For a Hollywood director, getting typecast is even easier than for an actor. Think of Guy Ritchie, and you picture gangster movies. Think of Nora Ephron and it’s all chick flicks.
Actors may take on the same type of parts, but because of the pure volume of product they can appear in, it’s easier for them to reinvent themselves. For a director, the challenge is much harder. Unless you can release a movie a year, like Woody Allen, a Hollywood director is most likely working on the same project for at least two years, plus pre- and post-production time. That means the amount of output, and therefore the possibility of changing one’s career path, is limited.
Take, for example, Michael Bay. The one time music video director broken into the mainstream with action spectaculars Bad Boys , The Rock , and Armageddon . All were huge box office successes; all were critical failures. Derided for his hyper-kinetic “music video style,” Bay wanted critical recognition along with the box office success — melding a “serious” story with the action spectaculars he was comfortable with.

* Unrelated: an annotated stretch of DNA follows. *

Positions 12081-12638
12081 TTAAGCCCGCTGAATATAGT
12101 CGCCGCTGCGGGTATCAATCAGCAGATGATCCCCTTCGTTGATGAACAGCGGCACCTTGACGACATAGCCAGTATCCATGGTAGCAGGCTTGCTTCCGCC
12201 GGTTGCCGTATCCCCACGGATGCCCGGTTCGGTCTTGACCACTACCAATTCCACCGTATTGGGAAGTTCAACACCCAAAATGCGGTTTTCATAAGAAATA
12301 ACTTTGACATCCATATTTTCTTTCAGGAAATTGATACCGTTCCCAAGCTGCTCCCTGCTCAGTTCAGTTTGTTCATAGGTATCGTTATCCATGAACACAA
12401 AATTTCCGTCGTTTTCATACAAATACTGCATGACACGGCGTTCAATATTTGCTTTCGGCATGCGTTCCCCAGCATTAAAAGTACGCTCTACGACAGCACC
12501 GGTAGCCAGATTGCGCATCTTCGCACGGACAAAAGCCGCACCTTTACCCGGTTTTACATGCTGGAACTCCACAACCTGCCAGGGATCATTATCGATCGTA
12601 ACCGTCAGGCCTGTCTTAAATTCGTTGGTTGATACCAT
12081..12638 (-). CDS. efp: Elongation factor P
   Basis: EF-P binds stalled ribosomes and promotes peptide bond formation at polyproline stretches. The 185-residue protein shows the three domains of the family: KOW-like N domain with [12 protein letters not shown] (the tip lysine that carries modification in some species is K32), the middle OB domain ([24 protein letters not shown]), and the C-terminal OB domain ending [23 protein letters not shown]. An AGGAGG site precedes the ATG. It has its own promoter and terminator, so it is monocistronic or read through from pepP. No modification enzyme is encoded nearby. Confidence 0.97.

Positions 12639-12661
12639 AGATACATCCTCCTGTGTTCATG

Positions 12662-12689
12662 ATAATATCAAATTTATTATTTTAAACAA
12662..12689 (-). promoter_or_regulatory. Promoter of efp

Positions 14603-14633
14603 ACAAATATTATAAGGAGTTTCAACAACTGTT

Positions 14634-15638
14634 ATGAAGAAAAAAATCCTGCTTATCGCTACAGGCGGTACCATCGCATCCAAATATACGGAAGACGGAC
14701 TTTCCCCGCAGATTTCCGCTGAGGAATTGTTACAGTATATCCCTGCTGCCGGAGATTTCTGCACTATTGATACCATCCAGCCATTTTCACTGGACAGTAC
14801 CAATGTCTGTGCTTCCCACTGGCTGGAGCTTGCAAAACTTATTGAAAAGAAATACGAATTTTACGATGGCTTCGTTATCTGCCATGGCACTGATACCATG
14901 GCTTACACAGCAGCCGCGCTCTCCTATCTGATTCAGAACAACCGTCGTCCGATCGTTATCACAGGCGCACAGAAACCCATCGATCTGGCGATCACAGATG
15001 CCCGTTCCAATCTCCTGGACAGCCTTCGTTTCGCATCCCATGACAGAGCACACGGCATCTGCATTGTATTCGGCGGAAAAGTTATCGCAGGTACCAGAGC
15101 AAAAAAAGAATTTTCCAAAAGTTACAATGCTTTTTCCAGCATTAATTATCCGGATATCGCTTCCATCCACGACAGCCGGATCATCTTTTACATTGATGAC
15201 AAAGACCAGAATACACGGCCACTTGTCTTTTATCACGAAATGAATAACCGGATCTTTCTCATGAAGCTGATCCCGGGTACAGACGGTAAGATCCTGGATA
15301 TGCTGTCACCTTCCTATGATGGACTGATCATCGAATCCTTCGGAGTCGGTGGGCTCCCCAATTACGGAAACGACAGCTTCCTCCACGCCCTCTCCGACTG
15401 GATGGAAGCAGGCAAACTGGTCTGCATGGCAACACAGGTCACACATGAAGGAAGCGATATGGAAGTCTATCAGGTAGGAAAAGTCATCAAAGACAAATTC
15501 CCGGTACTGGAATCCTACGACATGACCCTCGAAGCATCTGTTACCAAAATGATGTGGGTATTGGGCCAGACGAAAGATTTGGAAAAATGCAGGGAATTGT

The path has been tread before. Chris and Paul Weitz, once best known for the low brow American Pie series, had the critics eating out of their hands with In Good Company , respectively. Joel Schumacher, who will forever be derided for his takes on the Batman franchise, earns our forgiveness with his sensitive war drama Tigerland , which also introduced American audiences to a young Colin Farrell.
Bay chose an event that fit perfectly with his sensibilities — the
Japanese attack on Pearl Harbor during World War II. Working over the
course of 109 days, Bay tried to accurately recreate the attack by
working with military experts, while melding the tapestry with a human
element, a love triangle. The film was released… and received a
prompt critical drubbing.
Despite that, the pattern of previous Bay films held true: Critics
derided his music video style of directing, and audiences flocked to it
in droves — making it one of the biggest box office earners that year.
Judge for yourself whether Bay reached new artistic heights. For a full schedule of Pearl Harbor on AMC, click here.